Some people who are negatively affected by food coloring understand all too well how difficult it can be.
It seems as if there may be others who are affected and they don’t realize it, thanks to a new report published in the Journal Nature Communications.
According to that study, Red 40 food dye, which is commonly used in snacks such as skittles, Pepsi, and Doritos, can have an impact on people that they may not have noticed before. Those food dyes may be triggering irritable bowel syndrome.
There have not been many studies on the impact of food dye, although the amount of food dye that is being used has significantly increased over the years.
According to the Washington Examiner, researcher Waliul Khan from McMaster University: “What we have found is striking and alarming, as this common synthetic food dye is a possible dietary trigger for IBDs.”
They feel that the research is important for alerting the public on how food dyes can be harmful, even though we eat them daily without thinking about it.
The team, which hails from Ontario, Canada, used Red 40 food dye and fed it to mice in high doses for 12 weeks. It was thought that this was similar to what humans may be eating in Western countries, where food dye is common.
They checked a number of different markers in the mice to see how they were affected. Some of the factors included bloating, dehydration, diarrhea, gut inflammation, and bloody stools.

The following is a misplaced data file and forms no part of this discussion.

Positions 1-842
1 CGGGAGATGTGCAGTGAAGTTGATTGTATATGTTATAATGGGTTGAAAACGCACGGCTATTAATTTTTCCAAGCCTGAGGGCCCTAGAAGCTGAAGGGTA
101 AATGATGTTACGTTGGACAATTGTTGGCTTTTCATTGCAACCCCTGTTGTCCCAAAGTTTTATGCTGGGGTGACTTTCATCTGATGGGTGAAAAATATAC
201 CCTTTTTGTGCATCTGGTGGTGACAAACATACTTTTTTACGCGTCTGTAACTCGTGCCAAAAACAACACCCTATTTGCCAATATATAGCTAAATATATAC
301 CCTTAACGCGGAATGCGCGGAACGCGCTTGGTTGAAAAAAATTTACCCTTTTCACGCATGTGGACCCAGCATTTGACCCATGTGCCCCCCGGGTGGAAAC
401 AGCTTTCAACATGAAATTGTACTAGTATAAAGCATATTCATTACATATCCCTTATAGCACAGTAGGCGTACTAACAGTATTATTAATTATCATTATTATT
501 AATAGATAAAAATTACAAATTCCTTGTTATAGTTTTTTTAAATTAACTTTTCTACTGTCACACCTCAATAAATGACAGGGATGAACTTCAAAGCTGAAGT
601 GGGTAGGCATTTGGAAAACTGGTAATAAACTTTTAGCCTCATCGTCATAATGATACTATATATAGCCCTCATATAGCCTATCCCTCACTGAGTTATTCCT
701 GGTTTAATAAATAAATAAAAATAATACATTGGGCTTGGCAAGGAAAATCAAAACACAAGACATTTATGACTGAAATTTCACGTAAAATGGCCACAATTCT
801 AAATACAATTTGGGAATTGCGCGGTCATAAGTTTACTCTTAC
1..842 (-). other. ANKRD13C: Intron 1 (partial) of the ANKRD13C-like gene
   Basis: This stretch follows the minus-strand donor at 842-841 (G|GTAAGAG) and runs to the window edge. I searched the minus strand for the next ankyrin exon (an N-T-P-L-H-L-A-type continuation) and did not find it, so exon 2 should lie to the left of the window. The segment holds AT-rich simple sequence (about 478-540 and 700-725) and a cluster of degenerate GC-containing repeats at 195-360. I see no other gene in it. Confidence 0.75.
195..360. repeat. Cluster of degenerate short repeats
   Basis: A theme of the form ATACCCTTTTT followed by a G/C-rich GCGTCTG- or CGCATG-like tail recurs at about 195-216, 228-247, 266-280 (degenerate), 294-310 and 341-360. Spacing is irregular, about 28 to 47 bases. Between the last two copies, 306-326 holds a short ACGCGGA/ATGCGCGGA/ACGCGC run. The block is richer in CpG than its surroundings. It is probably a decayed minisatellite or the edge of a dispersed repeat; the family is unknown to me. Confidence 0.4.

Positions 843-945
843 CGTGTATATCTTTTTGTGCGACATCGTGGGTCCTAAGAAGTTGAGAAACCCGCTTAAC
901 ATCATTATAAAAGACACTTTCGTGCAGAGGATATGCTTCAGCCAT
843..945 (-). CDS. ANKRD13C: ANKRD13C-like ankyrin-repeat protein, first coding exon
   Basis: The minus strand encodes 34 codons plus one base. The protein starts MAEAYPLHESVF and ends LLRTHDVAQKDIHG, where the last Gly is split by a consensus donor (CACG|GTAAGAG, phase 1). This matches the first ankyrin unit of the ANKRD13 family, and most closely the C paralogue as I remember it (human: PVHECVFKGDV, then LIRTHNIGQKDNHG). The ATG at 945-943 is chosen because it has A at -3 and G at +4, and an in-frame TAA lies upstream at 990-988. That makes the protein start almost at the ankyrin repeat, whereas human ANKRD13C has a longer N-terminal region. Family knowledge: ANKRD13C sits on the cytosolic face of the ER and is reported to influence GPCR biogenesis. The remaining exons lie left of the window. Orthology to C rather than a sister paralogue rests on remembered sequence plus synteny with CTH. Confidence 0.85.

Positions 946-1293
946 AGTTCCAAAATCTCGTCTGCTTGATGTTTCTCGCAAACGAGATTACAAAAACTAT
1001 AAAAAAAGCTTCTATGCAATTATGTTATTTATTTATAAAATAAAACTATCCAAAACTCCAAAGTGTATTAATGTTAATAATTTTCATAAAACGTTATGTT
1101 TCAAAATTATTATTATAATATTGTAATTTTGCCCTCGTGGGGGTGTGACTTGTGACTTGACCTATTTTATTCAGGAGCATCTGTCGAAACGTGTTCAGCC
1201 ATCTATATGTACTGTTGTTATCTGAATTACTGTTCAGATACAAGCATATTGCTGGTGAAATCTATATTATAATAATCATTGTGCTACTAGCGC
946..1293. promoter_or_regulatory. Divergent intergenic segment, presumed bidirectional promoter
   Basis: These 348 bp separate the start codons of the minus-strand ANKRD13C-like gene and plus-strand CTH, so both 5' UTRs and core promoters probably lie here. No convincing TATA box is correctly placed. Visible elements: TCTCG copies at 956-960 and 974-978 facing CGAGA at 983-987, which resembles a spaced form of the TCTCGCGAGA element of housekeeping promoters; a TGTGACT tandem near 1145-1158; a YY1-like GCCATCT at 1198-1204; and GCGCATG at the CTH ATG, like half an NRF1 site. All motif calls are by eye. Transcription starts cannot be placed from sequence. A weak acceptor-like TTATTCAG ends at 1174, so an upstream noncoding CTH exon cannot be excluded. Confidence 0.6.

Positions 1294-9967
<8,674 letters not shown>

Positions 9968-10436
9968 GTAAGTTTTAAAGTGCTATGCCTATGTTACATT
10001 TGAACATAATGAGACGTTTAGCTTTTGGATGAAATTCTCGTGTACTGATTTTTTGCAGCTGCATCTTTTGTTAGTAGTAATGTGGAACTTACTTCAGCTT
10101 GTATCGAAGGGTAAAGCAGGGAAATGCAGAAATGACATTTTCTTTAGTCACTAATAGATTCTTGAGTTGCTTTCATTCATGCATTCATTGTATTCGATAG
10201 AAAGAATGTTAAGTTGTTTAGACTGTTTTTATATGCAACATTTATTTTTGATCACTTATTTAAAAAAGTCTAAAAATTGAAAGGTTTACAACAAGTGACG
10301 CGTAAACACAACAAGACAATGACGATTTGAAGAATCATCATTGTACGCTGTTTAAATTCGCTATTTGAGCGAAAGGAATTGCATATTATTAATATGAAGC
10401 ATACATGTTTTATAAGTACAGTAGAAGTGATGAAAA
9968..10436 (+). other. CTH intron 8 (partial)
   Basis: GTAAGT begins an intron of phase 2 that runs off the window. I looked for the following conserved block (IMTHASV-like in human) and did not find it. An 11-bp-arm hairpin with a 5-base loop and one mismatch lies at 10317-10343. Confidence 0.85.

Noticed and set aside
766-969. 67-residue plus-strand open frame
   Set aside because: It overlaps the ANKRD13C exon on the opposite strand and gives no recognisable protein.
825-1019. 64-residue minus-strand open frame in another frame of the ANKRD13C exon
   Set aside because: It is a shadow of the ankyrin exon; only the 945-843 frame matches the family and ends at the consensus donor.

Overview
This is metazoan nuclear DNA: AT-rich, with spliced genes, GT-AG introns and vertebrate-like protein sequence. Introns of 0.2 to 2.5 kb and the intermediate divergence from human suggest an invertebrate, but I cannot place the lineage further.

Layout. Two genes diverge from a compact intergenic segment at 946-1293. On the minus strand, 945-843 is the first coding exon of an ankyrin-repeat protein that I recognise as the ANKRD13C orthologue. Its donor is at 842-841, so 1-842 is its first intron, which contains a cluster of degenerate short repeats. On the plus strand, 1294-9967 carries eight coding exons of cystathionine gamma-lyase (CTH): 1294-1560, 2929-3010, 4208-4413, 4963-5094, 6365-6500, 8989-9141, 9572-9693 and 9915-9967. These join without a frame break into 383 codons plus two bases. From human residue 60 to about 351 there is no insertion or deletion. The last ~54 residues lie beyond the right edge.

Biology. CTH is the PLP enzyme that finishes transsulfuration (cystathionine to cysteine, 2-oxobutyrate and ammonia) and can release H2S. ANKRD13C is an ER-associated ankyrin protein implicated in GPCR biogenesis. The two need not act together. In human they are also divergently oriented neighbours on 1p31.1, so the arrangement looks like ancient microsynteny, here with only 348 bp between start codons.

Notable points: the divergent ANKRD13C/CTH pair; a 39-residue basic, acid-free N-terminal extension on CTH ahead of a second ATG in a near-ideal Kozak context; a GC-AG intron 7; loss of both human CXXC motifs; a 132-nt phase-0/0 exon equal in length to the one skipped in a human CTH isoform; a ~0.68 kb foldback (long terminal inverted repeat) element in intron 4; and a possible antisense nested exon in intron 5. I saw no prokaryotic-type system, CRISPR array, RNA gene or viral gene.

In mice that were fed a larger amount of Red 40, increased levels of serotonin were seen. Serotonin has an impact on nutrient intake and the movements of the gut muscle. Since the food dye interfered with healthy bacteria, inflammation and ulcers were more likely to occur in the digestive tract.
For a human to experience something similar, they would have to consume higher than recommended amounts of dye. At the same time, the introduction of Red 40 to the diet could make it more likely for illnesses in the gut to be experienced.
Kahn added: “The literature suggests that the consumption of Allura Red also affects certain allergies, immune disorders and behavioral problems in children, such as attention deficit hyperactivity disorder (ADHD).”
Another area where food dye is sometimes seen is in cosmetics. The FDA has already set a limit on how much food coloring can be used in cosmetics, as well as foods. As a daily recommendation, we should be eating no more than 3.2 mg per pound of body weight.
That being said, juice drinks alone may contain up to 9% of the acceptable intake of Red 40 for children between six and 10 years of age.SKM: below-content placeholder